Item of the Day: The Trial of John Peter Zenger (1765)

Full Title:  THE TRIAL OF JOHN PETER ZENGER, Of New-York, Printer: Who was charged with having printed and published a Libel against the Government; and acquitted with A NARRATIVE OF HIS CASE To which is now added, being never printed before, THE TRIAL of Mr. WILLIAM OWEN, Bookseller, near Temple-Bar, Who was also Charged with the Publication of a Libel against the Government; of which he was honourably acquitted by a Jury of Free-born Englishmen, Citizens of London.  London:  Printed for J. Almon, opposite Burlington-House, Piccadilly. MDCCLXV.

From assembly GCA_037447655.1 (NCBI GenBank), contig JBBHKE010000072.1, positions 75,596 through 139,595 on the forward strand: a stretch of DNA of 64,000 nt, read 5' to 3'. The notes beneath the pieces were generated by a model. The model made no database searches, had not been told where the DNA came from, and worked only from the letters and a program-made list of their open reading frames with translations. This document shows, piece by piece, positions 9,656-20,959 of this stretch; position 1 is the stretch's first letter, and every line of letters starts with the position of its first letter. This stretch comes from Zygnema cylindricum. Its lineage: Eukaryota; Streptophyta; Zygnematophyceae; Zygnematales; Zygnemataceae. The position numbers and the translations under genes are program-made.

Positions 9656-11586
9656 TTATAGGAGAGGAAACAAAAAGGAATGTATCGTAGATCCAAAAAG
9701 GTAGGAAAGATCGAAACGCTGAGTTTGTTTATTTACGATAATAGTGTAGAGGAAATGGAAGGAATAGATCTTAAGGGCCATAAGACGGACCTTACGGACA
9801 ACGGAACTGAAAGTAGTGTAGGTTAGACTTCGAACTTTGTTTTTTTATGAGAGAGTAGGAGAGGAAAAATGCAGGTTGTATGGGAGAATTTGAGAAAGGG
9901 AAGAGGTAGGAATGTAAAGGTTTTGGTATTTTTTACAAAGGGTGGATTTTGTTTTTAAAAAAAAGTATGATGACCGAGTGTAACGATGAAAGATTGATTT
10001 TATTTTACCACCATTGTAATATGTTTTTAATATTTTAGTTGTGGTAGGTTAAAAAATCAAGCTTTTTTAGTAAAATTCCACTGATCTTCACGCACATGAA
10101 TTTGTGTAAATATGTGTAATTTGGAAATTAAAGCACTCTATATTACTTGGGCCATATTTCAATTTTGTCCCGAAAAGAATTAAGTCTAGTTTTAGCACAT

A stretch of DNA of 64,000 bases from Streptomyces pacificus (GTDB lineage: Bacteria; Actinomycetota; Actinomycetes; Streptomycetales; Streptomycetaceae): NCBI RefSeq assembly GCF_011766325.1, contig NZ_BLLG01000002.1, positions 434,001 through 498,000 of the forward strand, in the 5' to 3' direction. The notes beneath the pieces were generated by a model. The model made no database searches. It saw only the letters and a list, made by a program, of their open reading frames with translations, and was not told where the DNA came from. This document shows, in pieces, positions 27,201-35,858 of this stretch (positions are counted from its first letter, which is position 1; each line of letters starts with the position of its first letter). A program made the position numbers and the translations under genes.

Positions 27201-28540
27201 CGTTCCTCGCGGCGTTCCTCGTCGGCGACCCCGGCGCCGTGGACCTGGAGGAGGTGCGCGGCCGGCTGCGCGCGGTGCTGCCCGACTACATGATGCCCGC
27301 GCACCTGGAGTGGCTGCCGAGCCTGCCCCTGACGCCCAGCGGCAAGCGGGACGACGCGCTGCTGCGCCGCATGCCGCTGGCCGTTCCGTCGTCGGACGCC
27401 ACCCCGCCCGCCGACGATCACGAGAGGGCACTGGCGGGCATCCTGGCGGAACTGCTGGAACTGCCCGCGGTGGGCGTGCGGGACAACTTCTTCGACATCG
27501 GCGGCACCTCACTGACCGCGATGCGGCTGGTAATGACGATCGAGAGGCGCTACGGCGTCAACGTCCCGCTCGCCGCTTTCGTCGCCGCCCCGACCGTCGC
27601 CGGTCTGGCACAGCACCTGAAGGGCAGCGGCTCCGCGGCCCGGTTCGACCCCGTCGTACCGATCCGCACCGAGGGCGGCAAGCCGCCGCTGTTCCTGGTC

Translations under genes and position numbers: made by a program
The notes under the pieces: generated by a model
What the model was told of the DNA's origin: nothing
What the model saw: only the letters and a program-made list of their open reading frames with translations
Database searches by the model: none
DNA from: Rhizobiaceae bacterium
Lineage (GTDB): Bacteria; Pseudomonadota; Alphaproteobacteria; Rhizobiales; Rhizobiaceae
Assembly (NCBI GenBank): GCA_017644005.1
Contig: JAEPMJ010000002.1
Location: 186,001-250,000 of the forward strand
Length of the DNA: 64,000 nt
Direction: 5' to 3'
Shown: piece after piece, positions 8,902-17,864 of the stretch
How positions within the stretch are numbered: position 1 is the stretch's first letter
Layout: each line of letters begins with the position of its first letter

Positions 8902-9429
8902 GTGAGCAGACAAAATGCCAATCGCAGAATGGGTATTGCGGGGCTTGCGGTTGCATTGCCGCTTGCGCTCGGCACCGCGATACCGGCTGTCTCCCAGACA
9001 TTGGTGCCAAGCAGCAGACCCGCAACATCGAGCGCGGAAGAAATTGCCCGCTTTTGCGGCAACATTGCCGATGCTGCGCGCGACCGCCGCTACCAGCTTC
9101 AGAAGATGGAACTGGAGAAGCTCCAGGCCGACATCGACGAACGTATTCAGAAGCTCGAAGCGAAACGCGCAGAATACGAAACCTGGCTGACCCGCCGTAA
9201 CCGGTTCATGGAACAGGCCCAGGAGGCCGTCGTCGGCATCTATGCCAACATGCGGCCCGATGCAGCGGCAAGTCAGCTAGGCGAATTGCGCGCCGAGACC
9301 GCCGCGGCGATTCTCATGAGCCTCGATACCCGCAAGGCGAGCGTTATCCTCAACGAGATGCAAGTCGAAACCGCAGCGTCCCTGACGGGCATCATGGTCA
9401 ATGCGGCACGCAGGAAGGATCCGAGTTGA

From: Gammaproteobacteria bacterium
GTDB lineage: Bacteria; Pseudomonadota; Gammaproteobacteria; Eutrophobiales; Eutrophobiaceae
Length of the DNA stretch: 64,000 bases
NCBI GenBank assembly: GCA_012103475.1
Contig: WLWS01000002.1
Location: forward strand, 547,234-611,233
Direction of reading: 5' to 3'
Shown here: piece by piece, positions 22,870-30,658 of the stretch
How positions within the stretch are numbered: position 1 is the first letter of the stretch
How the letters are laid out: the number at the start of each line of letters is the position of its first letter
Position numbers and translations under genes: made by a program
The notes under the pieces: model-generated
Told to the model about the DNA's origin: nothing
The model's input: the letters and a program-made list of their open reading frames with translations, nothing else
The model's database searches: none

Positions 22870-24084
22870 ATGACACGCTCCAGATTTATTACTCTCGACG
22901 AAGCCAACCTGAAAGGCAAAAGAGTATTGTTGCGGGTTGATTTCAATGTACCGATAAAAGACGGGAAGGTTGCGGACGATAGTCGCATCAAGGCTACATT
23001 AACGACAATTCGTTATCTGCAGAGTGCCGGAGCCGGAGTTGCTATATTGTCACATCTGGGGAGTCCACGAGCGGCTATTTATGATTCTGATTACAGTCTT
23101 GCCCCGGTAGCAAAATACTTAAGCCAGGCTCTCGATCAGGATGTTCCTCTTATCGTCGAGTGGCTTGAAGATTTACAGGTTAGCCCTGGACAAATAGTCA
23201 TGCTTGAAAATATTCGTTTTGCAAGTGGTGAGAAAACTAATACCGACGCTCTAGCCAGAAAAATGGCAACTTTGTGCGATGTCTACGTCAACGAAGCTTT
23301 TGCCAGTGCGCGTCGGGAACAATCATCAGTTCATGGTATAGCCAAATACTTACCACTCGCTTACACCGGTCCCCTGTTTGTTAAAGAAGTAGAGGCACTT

The TRIAL of JOHN PETER ZENGER, August 4, 1735.

At a Supreme court of judicature held for the Province of New-York,

PRESENT

The Hon. James De Lancey, Esq; chief justice.

The Hon. Frederick Philipse, Esq; second justice

The court being seated, Zenger was brought in.

. . .

Mr. Attorney-general opened the information, which was as follows:

“New-York, Supreme court.

Of the term of January, in the eighth year of the reign of our sovereign lord king George IId, &c. New-York